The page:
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Drought Reports, Papers, Articles and Services

A drought-stunted soybean plant withers in the sun.

NOAA. Satellite and Information Service.

Working cooperatively with the National Climatic Data Center (NCDC), state climate offices and among themselves to acquire and disseminate accurate, up-to-date climate data and information. [State Climate Offices can be found through a National Climatic Data Center (NCDC) resource page.]

USDA. NAL. Water and Agriculture Information Center.

View the results of a dynamic search in NAL's databases for article and book citations of drought impacts on water allocation, dought, and water shortages. 

Bibliographies covering 1992-1999 and 2000-2002 are also available.

European Drought Centre.

Supports European drought research and drought management organizations to promote collaboration and capacity building between scientists and the user community. The long term objective of the center is to enhance European co-operation in order to mitigate the impacts of droughts on society, economy and the environment.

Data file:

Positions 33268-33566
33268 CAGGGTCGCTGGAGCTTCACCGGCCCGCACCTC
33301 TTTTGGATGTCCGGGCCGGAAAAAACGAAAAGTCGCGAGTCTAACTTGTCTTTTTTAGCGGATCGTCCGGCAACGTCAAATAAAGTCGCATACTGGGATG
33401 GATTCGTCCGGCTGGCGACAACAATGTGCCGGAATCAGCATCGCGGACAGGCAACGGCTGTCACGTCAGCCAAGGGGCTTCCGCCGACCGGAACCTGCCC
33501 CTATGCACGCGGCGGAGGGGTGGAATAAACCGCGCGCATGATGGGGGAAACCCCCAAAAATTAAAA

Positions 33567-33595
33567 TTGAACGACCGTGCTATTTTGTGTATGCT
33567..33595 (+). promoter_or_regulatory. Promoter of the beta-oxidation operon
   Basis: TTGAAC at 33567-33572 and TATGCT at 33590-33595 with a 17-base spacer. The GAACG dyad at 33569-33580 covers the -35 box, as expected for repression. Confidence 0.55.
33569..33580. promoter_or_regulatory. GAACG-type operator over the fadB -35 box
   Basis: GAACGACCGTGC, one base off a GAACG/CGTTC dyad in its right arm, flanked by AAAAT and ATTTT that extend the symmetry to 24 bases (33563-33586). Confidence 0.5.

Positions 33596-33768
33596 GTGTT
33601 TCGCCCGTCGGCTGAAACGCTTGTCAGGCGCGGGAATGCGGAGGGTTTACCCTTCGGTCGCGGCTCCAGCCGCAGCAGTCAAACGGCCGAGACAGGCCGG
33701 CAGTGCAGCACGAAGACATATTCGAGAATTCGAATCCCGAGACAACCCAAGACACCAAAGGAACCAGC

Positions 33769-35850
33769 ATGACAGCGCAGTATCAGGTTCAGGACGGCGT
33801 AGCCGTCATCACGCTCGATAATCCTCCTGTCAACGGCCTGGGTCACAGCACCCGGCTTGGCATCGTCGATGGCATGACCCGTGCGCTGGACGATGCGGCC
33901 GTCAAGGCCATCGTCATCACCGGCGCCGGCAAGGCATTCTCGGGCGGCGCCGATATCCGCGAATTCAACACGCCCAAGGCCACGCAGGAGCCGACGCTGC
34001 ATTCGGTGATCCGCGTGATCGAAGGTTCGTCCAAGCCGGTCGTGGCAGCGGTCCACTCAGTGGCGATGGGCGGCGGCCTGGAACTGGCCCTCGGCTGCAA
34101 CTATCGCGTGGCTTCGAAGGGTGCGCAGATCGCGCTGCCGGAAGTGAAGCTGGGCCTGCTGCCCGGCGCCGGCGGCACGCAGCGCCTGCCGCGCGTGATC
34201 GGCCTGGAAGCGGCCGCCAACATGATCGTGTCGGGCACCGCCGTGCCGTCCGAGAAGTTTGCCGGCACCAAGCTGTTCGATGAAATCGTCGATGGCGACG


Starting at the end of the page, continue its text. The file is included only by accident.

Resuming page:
USDA Economic Research Service.

"Drought is the leading driver of production risk in U.S. agriculture. Although flooding, early frosts, pests, and other risk factors pose major challenges to farmers, no other source of production risk is as nationally significant as drought in terms of lost agricultural production and income. A major drought can reduce crop yields, lead farmers to cut back planted or harvested acreage, reduce livestock productivity, and increase costs of production inputs such as animal feed or irrigation water."  Article with figures.

United States Army Corps of Engineers. Institute for Water Resources.

"This report represents the collaborative work of over 100 researchers and practitioners whose model approach to water management during drought was tested and refined in several case studies across the country."(September 1994)

World Meteorological Organization.  Global Water Partnership.

"This Handbook of Drought Indicators and is based on available literature and draws findings from relevant works wherever possible. The handbook addresses the needs of practitioners and policymakers and is considered as a resource guide/material for practitioners and not an academic paper. This publication is a ‘living document’ and will be updated based on the experiences of its readers."

Texas A & M University. AgLife Extension.

Organizes materials on commercial horticulture production and
drought management including i
rrigation scheduling, crop selection for drought prone years, and rainfall capture.

Series of publications on the effects of drought and methods to mitigate them.

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